(more at link)Sunshine is not the main cause of the most dangerous form of skin cancer, according to researchers, who say some warnings about the perils of sunbathing are scaring people unnecessarily.
Scientists, whose research appears in the current issue of the journal Nature Genetics, claim the number of moles on your skin is the most important factor in the risk of getting melanoma. This reignites the debate over whether official health warnings about avoiding the sun are overstated.
The authors of the research paper maintain sunshine causes only a small proportion of melanoma cases. They believe health warnings would be more useful if they focused on people who have more than 100 moles, and taught them to check regularly the moles for changes in shape, size or colour.
Melanoma can be treated – for instance by the early removal of a suspicious mole – but it is the most serious type of skin cancer, as it can spread to other organs in the body. The cancer can start in an existing mole or on normal-looking skin, and can occur in people who have no moles but have fair skin and freckles.
Melanoma is relatively rare, accounting for 10% of all skin cancer cases, but it is responsible for most skin-cancer deaths. About 1,500 people die every year in England and Wales of malignant melanoma.
An international team of researchers from Queensland, Australia, Montreal, Canada and Philadelphia, America, led by King’s College London, identified two genes which dictate how many moles someone will have, and their risk of getting skin cancer. Tim Spector, professor of genetic epidemiology at King’s College London, said: “The number of moles you have is one of the strongest risk factors for melanoma – stronger than sunshine. This paper shows that we found two important genes that control the number of moles you have. Those genes also give you an extra risk of melanoma.”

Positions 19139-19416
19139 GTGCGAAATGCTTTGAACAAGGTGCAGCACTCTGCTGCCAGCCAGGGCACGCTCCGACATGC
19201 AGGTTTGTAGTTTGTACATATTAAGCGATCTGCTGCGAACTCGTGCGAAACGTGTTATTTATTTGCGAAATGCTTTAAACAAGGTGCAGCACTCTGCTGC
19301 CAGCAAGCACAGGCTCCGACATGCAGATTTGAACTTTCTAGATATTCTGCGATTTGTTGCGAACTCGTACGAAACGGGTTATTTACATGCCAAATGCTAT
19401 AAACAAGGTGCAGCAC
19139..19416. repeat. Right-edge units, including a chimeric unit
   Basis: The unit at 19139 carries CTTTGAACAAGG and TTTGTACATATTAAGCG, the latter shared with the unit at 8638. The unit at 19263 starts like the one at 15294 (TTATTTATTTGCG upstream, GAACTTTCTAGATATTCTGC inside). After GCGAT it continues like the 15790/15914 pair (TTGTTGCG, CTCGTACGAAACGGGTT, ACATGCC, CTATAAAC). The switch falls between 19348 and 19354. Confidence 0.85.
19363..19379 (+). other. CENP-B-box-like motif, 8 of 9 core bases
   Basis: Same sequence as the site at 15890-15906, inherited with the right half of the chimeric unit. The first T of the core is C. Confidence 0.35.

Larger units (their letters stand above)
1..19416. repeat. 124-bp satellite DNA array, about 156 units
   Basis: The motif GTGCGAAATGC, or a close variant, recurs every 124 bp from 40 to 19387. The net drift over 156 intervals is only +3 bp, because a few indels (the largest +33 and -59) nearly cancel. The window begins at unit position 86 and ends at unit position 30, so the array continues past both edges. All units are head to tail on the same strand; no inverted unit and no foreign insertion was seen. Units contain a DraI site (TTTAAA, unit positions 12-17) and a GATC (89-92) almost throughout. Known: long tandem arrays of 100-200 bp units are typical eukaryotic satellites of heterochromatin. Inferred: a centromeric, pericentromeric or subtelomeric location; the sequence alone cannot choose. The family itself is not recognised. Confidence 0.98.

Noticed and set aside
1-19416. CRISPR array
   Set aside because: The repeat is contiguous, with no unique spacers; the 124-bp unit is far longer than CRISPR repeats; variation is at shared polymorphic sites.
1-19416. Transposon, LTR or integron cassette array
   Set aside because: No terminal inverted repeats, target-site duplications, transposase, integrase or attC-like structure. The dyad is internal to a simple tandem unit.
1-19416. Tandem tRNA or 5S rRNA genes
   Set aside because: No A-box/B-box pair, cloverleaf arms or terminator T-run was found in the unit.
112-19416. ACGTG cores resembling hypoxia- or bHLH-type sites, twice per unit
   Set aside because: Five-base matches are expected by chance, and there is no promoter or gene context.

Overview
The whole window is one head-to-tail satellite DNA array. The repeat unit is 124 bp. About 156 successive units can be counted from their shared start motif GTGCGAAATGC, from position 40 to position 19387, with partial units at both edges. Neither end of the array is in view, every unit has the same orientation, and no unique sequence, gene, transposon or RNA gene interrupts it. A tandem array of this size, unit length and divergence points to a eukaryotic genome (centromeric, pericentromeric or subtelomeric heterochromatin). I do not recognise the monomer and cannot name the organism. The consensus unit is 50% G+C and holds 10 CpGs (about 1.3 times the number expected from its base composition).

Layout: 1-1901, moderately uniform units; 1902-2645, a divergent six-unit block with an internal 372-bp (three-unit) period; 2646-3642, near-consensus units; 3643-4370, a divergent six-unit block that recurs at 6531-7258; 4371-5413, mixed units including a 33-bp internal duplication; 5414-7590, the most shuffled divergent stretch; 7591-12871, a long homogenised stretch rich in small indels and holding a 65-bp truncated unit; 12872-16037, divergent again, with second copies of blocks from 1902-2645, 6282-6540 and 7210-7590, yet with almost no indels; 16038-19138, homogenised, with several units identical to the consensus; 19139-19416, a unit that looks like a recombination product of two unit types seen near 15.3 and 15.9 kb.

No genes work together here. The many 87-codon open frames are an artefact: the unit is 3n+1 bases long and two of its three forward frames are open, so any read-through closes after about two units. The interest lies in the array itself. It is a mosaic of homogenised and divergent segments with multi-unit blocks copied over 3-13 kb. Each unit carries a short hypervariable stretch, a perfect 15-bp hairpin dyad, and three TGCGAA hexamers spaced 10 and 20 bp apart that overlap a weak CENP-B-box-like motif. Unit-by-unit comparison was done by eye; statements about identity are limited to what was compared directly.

Dr Veronique Bataille, a researcher at King’s College, London, and dermatologist at West Hertfordshire NHS Trust, argues that we have overemphasised the risk of sun exposure. Bataille said: “As a dermatologist working in the melanoma field for nearly 20 years, I feel quite strongly that there is always an overemphasis on sunshine. You often read that nearly all melanomas are caused by sunshine – which is not supported by the evidence. The more research we do, the more we realise that sunshine is a small part of the puzzle.
http://www.timesonline.co.uk/tol/news/u ... 690007.ece
Wow. You mean all those billions of people who are in the sun all the time, and who never get skin cancer, were right all along? And the scientist were wrong?
This goes hand in hand with the research that shows lack of Vit D is a far more serious problem (rickets and increased cancer risk) than sunshine.
What next, sunblock is actually bad for you?